India’s top court has ruled in favor of the construction of a Hindu temple at the site of a mosque that had been demolished by Hindu mobs three decades ago.
In a unanimous judgment on Saturday, the Supreme Court ruled in favor of Hindus regarding a plot of land in Ayodhya in northern India, where a 16th Century Babri mosque stood before it was demolished in 1992 by Hindu extremists.
The five Supreme Court judges said that the mosque was “not built on vacant land” and had displaced a previous temple.
They allocated a separate “prominent” five-acre piece of land, not far from the contested site, to the Muslim community to construct a mosque.
The court also ruled that the demolition of the mosque was against the rule of law. The destruction of the mosque triggered religious riots in which about 2,000 people, most of them Muslims.
A representative for the Muslim litigants said that they were not satisfied and would decide whether to ask for a review after they had read the whole judgment.
Authorities deployed thousands of police patrols in the city ahead of the verdict. They also arrested hundreds of people in the city.
Prime Minister Narendra Modi and some other officials have appealed for calm. The premier hailed the verdict, saying it had “amicably” ended a decades-old dispute.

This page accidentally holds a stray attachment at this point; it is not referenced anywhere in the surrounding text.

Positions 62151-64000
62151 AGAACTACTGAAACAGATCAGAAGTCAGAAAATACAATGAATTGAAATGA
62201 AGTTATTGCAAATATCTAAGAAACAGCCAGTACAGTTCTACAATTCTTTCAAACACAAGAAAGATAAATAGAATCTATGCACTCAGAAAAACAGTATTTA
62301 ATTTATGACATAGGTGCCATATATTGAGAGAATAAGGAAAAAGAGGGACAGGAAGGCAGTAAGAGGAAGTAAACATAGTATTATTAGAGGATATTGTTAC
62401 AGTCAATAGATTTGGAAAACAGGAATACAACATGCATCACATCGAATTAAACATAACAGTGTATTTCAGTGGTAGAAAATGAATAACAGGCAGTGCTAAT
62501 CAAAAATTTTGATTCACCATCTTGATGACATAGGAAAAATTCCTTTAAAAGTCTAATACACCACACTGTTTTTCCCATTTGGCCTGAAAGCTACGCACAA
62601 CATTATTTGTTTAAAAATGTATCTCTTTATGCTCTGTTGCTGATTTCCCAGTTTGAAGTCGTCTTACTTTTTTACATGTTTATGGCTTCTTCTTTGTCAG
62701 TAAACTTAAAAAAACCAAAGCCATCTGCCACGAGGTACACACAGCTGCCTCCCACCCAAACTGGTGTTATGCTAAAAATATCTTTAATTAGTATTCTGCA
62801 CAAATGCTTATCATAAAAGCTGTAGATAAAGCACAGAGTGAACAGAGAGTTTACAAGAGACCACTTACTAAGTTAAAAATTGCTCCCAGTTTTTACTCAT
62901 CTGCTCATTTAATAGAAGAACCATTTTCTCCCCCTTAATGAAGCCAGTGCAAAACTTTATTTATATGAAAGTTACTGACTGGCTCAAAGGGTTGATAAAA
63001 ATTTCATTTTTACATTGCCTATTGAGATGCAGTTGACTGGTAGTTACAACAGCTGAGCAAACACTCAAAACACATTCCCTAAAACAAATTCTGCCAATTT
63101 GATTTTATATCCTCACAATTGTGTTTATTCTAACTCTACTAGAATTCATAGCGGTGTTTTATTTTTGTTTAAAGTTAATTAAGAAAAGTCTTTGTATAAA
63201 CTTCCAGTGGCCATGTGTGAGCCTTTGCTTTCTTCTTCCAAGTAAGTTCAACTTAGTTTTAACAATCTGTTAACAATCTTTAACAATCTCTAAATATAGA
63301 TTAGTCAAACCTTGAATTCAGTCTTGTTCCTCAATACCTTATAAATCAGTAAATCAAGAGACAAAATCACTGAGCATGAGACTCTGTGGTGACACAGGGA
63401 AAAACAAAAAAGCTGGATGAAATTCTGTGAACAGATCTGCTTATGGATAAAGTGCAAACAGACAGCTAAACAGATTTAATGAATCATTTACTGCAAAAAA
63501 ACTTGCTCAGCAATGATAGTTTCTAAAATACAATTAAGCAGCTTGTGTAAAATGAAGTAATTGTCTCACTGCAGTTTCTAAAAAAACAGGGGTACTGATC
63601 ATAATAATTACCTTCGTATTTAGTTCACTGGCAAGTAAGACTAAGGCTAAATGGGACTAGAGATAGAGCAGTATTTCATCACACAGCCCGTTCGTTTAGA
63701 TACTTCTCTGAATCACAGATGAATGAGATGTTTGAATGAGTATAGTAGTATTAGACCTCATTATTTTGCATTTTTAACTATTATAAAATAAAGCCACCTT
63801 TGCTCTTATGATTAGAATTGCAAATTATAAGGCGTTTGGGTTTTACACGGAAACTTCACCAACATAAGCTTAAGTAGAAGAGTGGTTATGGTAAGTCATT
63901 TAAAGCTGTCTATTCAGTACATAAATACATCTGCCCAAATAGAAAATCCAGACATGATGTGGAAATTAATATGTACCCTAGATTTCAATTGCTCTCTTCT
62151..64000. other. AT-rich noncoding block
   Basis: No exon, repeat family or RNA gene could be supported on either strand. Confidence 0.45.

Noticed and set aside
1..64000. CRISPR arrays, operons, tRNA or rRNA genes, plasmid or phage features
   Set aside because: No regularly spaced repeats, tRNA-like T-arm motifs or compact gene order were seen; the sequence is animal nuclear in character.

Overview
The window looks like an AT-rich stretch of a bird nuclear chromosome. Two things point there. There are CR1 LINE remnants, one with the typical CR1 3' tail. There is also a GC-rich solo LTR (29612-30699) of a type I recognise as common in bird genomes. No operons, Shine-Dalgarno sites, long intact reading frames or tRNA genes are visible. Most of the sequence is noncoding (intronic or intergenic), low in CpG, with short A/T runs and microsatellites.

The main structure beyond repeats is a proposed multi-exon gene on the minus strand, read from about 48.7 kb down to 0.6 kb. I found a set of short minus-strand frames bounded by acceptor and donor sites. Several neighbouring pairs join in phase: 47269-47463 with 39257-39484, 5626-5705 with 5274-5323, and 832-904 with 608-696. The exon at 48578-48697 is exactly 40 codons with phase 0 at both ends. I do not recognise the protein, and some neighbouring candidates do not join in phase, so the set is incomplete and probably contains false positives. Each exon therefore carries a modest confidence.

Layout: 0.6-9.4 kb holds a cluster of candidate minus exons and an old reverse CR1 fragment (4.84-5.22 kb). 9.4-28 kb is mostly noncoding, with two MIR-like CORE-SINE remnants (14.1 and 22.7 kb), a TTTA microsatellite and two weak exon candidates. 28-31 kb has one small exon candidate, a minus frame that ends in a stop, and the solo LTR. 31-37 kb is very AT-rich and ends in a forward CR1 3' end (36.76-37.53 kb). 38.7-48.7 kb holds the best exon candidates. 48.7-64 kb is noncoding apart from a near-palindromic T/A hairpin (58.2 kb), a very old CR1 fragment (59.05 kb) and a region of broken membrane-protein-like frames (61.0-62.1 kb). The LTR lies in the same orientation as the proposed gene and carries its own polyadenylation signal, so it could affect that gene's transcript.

“The halls of justice have amicably concluded a matter going on for decades. Every side, every point of view was given adequate time and opportunity to express differing points of view. This verdict will further increase people’s faith in judicial processes,” Modi tweeted.
Hindus and Muslims have been locked in a conflict over the site for 150 years. On the site of the demolished mosque, Hindus constructed a tent that resembles a temple.
The ruling party of Prime Minister Modi, the Bharatiya Janata Party (BJP), rose to power on a wave of Hindu nationalism.
In a recent move, his government revoked the semi-autonomous status of Kashmir. The decision sparked a wave of tensions throughout the region, which is divided between India and Pakistan.
New Delhi also imposed restrictions on people’s movements and communications in Kashmir to curb unrest there, calling it an internal matter and criticizing countries that have spoken out against the move.
The Muslim majority region has been split between India and Pakistan since their partition in 1947.